Chloroplast SRP54 was Recruited for Posttranslational Protein Transport via Complex Formation with Chloroplast SRP43 during Land Plant Evolution [Plant Biology]

April 1st, 2015 by Dunschede, B., Trager, C., Schroder, C. V., Ziehe, D., Walter, B., Funke, S., Hofmann, E., Schunemann, D.

In bacteria, membrane proteins are targeted cotranslationally via a signal recognition particle (SRP). During the evolution of higher plant chloroplasts from cyanobacteria, the SRP pathway underwent striking adaptations that enable the posttranslational transport of the abundant light-harvesting chlorophyll-a/b-binding proteins (LHCPs). The conserved 54 kDa SRP subunit in higher plant chloroplasts (cpSRP54) is not bound to a SRP RNA, an essential SRP component in bacteria, but forms a stable heterodimer with the chloroplast-specific cpSRP43. This heterodimeric cpSRP recognizes LHCP and delivers it to the thylakoid membrane, whereby cpSRP43 plays a central role. This study shows that the cpSRP system in the green alga Chlamydomonas reinhardtii differs significantly from that of higher plants, as cpSRP43 is not complexed to cpSRP54 in Chlamydomonas and cpSRP54 is not involved in LHCP recognition. This divergence is attributed to altered residues within the cpSRP54 tail and the second chromodomain of cpSRP43, which are crucial for the formation of the binding interface in Arabidopsis. These changes are highly conserved among chlorophytes, whereas all land plants contain cpSRP proteins with typical interaction motifs. These data demonstrate that the coevolution of LHCPs and cpSRP43 occurred independently of complex formation with cpSRP54 and that the interaction between cpSRP54 and cpSRP43 evolved later during the transition from chlorophytes to land plants. Furthermore, our data show that in higher plants, a heterodimeric form of cpSRP is required for the formation of a low molecular weight transit complex with LHCP.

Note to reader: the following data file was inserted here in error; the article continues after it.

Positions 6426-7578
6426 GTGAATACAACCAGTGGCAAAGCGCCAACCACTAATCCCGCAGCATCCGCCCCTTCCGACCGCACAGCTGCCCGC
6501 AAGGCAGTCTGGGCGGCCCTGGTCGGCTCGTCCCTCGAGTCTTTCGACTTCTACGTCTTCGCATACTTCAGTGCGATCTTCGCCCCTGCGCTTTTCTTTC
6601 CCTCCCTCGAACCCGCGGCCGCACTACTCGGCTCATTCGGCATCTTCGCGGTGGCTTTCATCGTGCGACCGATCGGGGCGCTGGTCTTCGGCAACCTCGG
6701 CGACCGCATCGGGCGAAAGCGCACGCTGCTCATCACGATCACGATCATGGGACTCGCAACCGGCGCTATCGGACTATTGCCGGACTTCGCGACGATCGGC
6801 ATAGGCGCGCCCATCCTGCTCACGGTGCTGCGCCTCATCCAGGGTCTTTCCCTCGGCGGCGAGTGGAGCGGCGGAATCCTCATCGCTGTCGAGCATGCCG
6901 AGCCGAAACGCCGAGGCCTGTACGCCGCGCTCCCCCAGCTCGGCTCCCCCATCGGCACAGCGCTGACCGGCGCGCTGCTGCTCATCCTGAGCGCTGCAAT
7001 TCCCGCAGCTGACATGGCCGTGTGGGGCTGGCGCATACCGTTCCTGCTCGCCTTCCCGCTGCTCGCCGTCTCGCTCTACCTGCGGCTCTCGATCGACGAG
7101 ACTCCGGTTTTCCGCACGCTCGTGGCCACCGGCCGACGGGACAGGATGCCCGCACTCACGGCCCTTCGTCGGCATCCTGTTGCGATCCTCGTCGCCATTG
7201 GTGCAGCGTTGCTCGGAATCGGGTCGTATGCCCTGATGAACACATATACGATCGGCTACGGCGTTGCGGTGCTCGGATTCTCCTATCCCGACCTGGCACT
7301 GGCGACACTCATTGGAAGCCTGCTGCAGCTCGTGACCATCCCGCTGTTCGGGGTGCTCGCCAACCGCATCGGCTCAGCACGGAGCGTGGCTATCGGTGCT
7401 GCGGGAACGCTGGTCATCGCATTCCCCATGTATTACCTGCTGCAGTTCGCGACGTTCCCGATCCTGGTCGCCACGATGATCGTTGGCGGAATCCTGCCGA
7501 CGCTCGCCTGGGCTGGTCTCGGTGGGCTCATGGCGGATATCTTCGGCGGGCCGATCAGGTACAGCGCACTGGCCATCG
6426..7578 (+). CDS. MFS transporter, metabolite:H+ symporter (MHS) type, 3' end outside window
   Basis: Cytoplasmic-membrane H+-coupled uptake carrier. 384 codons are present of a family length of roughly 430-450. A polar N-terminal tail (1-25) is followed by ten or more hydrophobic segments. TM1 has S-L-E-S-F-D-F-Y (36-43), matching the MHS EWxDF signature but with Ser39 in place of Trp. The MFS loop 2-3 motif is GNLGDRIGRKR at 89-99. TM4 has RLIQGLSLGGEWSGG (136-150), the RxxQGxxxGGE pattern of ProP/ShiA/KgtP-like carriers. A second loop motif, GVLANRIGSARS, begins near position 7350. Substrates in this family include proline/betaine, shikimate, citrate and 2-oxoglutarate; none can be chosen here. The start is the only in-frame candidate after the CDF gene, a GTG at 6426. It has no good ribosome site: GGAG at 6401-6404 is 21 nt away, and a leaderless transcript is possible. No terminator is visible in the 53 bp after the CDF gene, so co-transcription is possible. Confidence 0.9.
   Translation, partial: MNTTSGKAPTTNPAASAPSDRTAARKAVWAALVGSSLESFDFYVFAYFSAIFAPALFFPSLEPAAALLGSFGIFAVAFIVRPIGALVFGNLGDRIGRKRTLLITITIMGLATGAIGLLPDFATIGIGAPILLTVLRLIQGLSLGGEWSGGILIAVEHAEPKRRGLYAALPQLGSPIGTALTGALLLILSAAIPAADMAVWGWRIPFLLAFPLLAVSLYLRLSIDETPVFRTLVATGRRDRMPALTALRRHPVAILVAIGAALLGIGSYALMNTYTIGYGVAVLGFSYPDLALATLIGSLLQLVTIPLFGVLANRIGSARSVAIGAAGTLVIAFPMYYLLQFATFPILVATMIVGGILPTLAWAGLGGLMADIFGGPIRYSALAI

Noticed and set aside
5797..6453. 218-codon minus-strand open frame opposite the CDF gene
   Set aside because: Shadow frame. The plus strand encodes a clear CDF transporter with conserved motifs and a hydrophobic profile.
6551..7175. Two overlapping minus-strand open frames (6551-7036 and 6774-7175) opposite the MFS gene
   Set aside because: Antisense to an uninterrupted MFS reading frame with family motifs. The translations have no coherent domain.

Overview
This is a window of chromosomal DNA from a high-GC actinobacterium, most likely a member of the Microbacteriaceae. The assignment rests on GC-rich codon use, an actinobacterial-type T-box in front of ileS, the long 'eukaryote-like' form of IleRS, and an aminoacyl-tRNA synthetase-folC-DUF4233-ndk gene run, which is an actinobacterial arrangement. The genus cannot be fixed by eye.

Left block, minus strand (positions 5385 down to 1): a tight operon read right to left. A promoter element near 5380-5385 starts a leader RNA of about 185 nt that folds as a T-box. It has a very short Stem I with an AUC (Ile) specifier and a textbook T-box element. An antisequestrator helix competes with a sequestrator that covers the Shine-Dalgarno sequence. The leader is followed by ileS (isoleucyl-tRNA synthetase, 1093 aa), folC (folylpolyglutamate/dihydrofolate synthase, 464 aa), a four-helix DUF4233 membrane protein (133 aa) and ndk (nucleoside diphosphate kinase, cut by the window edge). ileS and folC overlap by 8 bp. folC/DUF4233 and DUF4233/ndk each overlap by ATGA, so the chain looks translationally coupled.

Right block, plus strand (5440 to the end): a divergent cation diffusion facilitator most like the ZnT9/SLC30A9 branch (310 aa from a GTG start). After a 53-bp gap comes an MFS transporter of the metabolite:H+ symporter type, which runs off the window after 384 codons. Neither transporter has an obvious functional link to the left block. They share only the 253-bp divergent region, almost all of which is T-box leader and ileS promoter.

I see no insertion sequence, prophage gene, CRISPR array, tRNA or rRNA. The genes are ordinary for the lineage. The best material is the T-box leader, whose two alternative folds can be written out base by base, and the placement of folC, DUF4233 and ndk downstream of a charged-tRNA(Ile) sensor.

• Posted in Journal of Biological Chemistry, Publications
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